Is Medical Marijuana Something Texans Want Legalized?
The 88th Texas Legislative Session is underway in Austin and one issue that may or may not come up during the session is medical marijuana. It's not an issue that the Governor, Lieutenant Governor, or Speaker have been vocal about, but Texas Agricultural Commissioner Sid Miller has been very vocal in his support of medical marijuana.
But what about the voters? Do the people in Texas want medical marijuana legalized by lawmakers? According to the latest poll released this week by the Hobby School of Public Affairs at the University of Houston, the answer is overwhelmingly "yes".
According to the Dallas Morning News, 82% of Texans support state lawmakers passing legislation that would allow people to use marijuana for a "wide range" of medical issues. Currently, the Governor and legislature have taken steps to open up medical marijuana to different groups. But proponents want more. According to the Dallas Morning News, Texans across the board support medical marijuana.
The results were consistent across the board in terms of gender, race and political affiliation: 85% of Latino, 83% of Black and 80% of white Texans polled support it; 83% of women and 80% of men are in favor; and 93% of Democrats, 79% of independents and 73% of Republicans approve.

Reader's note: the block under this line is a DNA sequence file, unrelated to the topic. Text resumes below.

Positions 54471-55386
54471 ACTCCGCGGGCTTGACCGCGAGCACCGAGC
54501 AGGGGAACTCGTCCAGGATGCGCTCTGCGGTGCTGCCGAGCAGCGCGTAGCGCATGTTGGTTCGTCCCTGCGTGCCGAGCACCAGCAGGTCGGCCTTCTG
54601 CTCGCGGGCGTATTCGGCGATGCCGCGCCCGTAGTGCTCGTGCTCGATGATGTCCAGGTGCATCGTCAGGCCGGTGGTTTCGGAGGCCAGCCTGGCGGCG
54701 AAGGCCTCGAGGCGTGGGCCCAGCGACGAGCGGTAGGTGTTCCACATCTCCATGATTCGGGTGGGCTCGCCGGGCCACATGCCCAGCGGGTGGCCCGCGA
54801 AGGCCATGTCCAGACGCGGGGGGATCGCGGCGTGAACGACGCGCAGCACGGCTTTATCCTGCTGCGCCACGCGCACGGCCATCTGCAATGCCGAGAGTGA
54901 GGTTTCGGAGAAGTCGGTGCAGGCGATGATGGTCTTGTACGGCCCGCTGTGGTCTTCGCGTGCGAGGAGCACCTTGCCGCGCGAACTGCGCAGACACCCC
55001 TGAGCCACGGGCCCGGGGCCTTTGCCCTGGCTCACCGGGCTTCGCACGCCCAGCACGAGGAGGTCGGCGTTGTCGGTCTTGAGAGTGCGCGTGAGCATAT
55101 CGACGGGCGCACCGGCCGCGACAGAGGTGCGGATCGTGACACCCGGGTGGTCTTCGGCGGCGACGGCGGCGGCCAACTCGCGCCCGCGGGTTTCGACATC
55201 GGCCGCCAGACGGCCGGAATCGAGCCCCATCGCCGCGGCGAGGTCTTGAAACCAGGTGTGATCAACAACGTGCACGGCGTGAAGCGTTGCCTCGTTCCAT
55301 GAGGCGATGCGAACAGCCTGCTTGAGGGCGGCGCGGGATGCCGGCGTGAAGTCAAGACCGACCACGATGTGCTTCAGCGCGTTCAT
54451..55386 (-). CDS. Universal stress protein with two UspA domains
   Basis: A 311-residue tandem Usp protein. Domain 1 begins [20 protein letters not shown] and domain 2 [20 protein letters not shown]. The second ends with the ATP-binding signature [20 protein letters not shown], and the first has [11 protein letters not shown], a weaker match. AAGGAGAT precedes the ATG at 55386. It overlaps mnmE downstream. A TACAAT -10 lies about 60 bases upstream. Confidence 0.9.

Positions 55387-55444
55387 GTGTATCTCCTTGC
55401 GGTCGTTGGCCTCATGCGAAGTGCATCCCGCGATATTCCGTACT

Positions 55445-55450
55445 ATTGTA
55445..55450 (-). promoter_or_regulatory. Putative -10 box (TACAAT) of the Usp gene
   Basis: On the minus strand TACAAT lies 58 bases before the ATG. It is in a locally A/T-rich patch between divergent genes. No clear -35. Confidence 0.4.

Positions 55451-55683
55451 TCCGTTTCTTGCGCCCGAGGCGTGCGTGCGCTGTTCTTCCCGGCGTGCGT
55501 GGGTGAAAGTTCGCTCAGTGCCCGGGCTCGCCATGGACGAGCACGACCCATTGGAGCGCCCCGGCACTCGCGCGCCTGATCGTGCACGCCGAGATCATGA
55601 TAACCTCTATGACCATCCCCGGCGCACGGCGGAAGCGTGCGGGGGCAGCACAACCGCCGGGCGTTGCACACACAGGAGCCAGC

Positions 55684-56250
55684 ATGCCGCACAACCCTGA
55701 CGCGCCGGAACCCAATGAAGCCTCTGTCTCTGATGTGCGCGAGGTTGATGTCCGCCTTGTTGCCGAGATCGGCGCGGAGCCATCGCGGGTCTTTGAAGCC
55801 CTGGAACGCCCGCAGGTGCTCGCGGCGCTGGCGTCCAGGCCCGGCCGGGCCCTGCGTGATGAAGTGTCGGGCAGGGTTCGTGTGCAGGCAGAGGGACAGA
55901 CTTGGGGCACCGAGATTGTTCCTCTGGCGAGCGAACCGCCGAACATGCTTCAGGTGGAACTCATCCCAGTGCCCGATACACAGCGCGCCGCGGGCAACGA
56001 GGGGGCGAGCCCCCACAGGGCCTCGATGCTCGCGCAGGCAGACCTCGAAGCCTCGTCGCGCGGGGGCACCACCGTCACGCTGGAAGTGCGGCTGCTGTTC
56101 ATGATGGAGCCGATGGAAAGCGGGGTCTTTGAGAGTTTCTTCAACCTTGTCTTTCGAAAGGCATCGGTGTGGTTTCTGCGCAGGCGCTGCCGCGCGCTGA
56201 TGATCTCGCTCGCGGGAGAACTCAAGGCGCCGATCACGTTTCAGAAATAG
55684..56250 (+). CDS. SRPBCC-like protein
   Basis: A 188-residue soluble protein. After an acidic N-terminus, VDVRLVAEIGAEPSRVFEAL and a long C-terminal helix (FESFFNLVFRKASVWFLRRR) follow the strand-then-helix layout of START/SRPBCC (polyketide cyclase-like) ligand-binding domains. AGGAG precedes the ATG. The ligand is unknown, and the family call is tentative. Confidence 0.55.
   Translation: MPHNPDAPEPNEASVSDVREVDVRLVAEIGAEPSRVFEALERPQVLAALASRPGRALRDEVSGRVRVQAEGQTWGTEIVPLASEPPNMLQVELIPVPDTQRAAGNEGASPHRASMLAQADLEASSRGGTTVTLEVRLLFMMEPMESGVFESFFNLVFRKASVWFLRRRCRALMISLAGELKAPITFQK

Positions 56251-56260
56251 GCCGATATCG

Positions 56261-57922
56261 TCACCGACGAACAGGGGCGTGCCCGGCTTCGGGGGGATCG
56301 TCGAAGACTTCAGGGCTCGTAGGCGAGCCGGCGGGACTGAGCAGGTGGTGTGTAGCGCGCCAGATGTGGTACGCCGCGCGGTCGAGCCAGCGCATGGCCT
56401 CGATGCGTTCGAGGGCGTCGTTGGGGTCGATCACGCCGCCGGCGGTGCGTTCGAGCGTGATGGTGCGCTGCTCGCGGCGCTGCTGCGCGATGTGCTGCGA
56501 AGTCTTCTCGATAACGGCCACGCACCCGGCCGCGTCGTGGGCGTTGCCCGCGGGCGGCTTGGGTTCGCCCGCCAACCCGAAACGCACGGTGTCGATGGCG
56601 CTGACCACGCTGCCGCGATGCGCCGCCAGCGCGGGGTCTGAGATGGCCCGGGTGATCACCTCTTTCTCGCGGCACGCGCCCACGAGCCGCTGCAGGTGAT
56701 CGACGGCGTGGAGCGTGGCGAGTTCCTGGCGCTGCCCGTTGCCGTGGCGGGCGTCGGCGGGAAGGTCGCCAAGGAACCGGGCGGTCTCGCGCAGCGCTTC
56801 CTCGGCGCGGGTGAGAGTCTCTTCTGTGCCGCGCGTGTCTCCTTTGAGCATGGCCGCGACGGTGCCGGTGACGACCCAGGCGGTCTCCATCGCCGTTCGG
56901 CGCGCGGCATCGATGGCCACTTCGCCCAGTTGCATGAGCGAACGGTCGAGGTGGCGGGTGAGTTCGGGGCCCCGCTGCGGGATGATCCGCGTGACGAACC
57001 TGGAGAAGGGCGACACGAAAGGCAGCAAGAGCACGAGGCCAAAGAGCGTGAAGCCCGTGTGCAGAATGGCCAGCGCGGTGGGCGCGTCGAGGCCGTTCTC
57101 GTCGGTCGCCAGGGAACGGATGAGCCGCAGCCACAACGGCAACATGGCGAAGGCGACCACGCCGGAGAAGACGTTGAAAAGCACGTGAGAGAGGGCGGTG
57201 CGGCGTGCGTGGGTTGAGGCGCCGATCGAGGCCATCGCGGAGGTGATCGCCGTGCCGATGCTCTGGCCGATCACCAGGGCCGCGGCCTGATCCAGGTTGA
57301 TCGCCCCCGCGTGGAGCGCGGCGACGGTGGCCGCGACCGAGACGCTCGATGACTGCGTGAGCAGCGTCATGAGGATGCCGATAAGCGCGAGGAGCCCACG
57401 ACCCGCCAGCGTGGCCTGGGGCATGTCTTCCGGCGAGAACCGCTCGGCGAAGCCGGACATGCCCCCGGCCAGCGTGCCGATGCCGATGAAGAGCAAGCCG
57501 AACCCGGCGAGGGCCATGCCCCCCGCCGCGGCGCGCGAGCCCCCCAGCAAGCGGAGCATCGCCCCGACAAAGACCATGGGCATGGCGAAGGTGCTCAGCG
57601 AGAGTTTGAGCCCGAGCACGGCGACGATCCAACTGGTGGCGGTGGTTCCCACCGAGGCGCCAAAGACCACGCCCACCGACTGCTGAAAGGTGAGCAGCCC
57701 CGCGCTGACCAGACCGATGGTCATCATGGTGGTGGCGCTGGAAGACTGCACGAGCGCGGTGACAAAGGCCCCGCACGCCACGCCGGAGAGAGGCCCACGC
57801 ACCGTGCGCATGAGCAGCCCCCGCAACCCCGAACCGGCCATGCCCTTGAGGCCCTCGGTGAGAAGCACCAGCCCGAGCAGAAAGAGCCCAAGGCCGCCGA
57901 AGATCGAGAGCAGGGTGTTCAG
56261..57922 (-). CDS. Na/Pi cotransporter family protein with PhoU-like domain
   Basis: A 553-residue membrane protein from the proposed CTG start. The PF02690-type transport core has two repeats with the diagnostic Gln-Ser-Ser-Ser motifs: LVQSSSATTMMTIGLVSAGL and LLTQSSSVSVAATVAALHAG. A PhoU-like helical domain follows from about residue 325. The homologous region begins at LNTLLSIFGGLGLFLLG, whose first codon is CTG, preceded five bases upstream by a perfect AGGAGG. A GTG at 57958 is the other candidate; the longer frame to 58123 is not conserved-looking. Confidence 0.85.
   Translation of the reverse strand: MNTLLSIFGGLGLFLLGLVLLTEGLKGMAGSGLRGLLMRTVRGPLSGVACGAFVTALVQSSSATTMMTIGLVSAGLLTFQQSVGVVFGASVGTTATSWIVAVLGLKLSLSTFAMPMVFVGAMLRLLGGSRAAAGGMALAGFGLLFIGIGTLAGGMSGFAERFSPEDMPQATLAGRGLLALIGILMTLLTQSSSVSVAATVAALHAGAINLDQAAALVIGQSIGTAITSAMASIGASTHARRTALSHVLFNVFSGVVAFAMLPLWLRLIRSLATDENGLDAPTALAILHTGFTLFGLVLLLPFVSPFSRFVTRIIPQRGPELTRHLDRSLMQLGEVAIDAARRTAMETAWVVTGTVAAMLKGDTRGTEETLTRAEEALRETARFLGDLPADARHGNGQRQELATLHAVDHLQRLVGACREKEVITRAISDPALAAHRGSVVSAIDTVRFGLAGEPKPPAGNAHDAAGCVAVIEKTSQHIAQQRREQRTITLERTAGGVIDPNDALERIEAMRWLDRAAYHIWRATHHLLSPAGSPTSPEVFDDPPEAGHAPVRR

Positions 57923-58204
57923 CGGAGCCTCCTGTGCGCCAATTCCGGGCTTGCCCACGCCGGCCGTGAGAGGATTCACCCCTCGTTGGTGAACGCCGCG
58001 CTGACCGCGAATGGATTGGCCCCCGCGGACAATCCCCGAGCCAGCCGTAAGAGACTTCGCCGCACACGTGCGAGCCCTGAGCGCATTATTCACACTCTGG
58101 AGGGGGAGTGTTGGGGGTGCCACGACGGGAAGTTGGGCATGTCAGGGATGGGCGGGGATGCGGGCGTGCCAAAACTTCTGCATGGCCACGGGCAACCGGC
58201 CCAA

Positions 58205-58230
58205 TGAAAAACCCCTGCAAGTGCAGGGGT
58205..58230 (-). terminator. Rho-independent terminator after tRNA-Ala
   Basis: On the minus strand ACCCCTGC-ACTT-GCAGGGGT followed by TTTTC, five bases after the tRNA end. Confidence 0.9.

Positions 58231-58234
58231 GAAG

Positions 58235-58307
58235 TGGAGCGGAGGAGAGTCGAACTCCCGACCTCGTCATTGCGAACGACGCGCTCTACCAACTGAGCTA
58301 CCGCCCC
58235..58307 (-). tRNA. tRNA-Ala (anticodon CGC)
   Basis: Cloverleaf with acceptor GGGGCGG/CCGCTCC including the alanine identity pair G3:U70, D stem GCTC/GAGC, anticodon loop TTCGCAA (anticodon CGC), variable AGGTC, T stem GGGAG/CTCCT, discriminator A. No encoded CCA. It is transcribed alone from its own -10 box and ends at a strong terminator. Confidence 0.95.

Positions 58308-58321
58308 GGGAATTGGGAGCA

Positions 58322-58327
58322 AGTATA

Also, 81% of Texas are in favor of making small amounts of marijuana possession a penalty that would be similar to a traffic ticket. And 49% of the state’s residents “strongly support” decriminalizing marijuana.
While 66% of those polled said they believe legalization would be good for state and local government revenue, there were concerns by many about whether it would encourage increased use of marijuana by young Texans: 40% believe legalization would increase the use of pot by those under age 21, 15% said it would decrease underage use, and 45% said they believe it would have no effect.
While I doubt we will see the Texas Legislature approve medical marijuana, I do think that public sentiment will push lawmakers in the future to consider it. Watch for the Governor to expand access again this session, but it won't be completely open for everyone.